I guess the point I want to make in this post is that I don't really care if technically Jesus' sacrifice on the Cross is only 'for' the redeemed or if He really did mean that His sacrifice was sufficient to cover the sins of all men for all time. The nature of Jesus is that He loves all of us with a real and tangible love that is deeper and more passionate than pitiable human words can convey. Do what you want with the lawyer talk but do not minimize His love because to do so would minimize His pain. The depth of His pain is real just as the depth of His love is. His wrath makes no sense otherwise and His wrath is real as well. Since I have been back in the West I have heard several people say that we hear too much preaching on the love of God, what we need is more preaching on His wrath. I hate this kind of talk with a great hate. It is a misunderstanding of who He is on so many levels. There is no wrath without great love and I don't hear anyone talking about His love with any depth of passion. Preaching on His love is sufficient to change the world. Too many have opted out of the true Gospel for a bunch of lawyer talk that presents passionless principals for living that look nothing like the one who laid down His life for us. Let us be passionate, feeling, loving people who serve and walk in the ways of a passionate, feeling, loving God. Surely His sacrifice has purchased at least that much?

Saturday, October 18, 2008

The Ministry of Injustice

Well, I had several posts I was meaning to get up here but life has caught up to me. Arwen and I spent several days down in San Antonio without the kids! Then we got back and we hear from Middle Earth that the Ministry of Justice seems to think we are doing evangelism and now they want to shut our aid agency down. I wish I was more guilty than I am but nevertheless they are taking us to court soon and it wont be pretty. I should be able to get back into Gondor in December and then this whole thing will take the best part of next year to sort out but as of right now unless someone steps in and tell the Ministry to back off of us then we will be out sometime in 2009. I am not worried about it as our Father has a good plan. We may yet stay- or if we go we will go on to do His will wherever He calls us to. Arwen and I are at peace and so is our team on the ground. Nevertheless pray for the Boss's own wisdom and power to be at work in our lives and the lives of those in Gondor and throughout Middle Earth.

Friday, October 03, 2008

Calvinist Thinking: Unconditional Election and Irresistable Grace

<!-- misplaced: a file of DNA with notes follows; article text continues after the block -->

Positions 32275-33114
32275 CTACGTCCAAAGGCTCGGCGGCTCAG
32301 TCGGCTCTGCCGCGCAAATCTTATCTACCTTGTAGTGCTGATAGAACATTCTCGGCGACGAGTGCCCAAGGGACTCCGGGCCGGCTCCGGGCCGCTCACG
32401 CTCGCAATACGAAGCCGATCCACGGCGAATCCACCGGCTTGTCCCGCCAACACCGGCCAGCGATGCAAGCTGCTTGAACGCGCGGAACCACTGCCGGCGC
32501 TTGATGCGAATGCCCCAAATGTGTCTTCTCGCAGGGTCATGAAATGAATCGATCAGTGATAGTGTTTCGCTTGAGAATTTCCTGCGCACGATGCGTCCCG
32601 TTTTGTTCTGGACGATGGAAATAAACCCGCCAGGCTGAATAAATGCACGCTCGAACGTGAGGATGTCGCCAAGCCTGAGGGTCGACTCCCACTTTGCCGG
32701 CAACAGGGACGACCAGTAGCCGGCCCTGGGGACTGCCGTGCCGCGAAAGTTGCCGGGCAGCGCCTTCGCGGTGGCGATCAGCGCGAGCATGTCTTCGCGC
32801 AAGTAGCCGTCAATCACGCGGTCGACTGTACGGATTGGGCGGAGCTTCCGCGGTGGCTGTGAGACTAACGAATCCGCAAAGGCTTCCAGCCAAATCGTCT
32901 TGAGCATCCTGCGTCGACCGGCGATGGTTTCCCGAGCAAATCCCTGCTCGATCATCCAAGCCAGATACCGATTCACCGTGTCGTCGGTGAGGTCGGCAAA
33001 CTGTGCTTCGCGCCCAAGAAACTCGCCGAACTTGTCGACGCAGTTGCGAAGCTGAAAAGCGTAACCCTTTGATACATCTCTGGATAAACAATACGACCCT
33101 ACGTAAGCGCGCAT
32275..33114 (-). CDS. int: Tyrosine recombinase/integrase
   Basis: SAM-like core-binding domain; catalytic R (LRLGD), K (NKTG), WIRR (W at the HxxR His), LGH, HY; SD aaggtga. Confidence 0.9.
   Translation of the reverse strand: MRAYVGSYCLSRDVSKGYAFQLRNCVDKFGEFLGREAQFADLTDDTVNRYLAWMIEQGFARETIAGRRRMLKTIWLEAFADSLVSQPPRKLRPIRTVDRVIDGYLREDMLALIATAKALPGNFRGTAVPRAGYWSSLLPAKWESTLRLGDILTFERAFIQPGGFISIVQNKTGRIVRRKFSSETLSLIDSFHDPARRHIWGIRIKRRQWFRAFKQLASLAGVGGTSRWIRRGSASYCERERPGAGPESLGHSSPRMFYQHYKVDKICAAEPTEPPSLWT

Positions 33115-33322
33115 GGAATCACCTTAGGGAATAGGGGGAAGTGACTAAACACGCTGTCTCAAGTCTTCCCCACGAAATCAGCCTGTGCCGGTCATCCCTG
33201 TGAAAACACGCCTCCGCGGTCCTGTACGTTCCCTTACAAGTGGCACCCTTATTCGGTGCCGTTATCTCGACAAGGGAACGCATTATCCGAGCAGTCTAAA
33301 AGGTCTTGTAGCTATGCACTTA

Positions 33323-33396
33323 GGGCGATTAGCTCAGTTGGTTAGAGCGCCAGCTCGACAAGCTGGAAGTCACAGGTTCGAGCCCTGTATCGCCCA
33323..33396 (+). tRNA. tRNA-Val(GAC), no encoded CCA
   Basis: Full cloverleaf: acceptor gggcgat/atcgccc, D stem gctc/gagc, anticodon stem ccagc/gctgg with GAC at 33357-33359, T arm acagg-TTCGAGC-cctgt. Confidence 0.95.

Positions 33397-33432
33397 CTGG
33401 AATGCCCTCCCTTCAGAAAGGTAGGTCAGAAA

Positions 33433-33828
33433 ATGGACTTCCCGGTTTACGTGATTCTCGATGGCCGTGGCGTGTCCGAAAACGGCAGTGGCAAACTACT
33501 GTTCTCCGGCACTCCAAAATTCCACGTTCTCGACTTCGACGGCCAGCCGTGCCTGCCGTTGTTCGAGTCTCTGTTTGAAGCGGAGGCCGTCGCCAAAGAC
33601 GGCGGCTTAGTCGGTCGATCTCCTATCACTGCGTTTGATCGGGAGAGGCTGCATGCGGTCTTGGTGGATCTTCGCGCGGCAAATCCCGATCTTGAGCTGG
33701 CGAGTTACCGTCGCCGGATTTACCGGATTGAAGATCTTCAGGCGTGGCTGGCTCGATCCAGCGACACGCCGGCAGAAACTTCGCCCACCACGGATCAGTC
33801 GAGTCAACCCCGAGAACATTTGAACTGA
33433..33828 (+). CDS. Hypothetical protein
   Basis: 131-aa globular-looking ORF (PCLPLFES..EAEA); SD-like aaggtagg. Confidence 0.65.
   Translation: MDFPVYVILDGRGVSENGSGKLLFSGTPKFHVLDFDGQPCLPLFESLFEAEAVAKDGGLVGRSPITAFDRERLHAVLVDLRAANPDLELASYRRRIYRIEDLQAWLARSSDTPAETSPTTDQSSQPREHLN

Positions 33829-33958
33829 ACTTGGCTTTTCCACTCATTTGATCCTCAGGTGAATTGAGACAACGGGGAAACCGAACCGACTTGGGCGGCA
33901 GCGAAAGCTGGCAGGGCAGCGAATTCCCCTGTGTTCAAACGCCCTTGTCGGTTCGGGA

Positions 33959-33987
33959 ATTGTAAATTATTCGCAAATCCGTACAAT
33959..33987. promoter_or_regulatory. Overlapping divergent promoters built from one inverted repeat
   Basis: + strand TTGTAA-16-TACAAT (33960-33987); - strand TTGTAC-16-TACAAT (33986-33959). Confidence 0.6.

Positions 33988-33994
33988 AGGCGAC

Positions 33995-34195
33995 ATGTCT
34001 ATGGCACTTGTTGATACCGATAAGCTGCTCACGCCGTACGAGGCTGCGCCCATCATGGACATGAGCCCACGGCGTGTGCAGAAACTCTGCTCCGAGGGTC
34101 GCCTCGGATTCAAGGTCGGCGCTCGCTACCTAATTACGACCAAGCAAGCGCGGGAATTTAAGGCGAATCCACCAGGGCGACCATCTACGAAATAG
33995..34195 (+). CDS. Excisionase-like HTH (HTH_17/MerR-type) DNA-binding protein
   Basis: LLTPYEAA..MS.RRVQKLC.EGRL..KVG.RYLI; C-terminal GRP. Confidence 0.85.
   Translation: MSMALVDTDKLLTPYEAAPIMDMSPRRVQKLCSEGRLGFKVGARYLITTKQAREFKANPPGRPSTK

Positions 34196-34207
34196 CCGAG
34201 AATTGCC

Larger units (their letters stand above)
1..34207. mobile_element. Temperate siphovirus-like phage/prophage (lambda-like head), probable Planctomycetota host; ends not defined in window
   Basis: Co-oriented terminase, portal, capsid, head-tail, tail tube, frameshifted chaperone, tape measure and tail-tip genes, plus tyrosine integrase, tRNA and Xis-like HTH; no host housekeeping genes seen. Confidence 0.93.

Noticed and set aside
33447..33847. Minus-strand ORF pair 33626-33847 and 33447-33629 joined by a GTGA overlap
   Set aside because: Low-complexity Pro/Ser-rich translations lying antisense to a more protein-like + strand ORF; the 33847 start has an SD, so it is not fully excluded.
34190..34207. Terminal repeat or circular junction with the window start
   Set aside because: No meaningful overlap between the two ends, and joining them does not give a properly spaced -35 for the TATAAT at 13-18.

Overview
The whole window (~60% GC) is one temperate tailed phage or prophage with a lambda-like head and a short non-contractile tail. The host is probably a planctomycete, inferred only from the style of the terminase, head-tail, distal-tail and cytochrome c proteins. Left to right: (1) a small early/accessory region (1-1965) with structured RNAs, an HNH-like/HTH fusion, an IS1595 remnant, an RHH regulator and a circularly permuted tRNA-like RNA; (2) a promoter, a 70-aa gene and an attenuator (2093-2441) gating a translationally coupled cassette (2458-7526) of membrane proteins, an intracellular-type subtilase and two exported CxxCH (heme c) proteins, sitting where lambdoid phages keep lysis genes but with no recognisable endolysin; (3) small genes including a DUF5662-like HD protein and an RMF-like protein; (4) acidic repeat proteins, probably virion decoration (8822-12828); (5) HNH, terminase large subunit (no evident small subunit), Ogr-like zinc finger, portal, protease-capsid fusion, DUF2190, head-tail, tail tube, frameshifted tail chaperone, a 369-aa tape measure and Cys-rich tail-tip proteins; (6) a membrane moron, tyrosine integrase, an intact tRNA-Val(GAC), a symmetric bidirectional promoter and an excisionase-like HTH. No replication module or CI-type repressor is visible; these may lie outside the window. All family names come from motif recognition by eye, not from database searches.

A few years ago Gandalf had a Bible study with some of the Muslim guys who work for us. I was concerned at first because I did not want the fact that they worked for our aid organization to influence what they would say to us about their faith. The truth is I would rather go to their homes and discuss God. But Gandalf said that God was moving him to do this so he did it. Four of the guys attended every morning and paid close attention to what was said. One guy always found reasons not to be there- he is still working with us and is a great guy but just as lost as the first day we met him. But the others listened and as they did one of them seemed to be changing. He cleaned up his language and really seemed to soften. He was a truck driver and a pretty rough character really. After a couple of months he seemed to be a completely different guy. I am not just talking about language but about optimism, charity, hope, and kindness. We were all quite excited to see the transformation in him. Then one day he got in an argument with one of the other workers. I don't know what started it but as I came out of the office he declared to Gandalf and to the other workers there, 'I will never believe that Jesus was the Son of God.' After that he began to deteriorate quickly. He began swearing, he was rude, he was dishonest. Six months later I fired him for stealing.

Well, you can see where I am going with this already can't you? And some of you are quite unhappy about it I am sure. So, let's start from the top. First, while this is a powerful story in my mind it does not overthrow the Word. My theology is built on the Word of God not my experience. I can misread my experience but the Word says what it says. Today we are looking at the U and the I of the Tulip. They do in fact go together (for many Calvinist the TULIP as a whole goes together) and I could not think of a way of approaching one without talking about the other.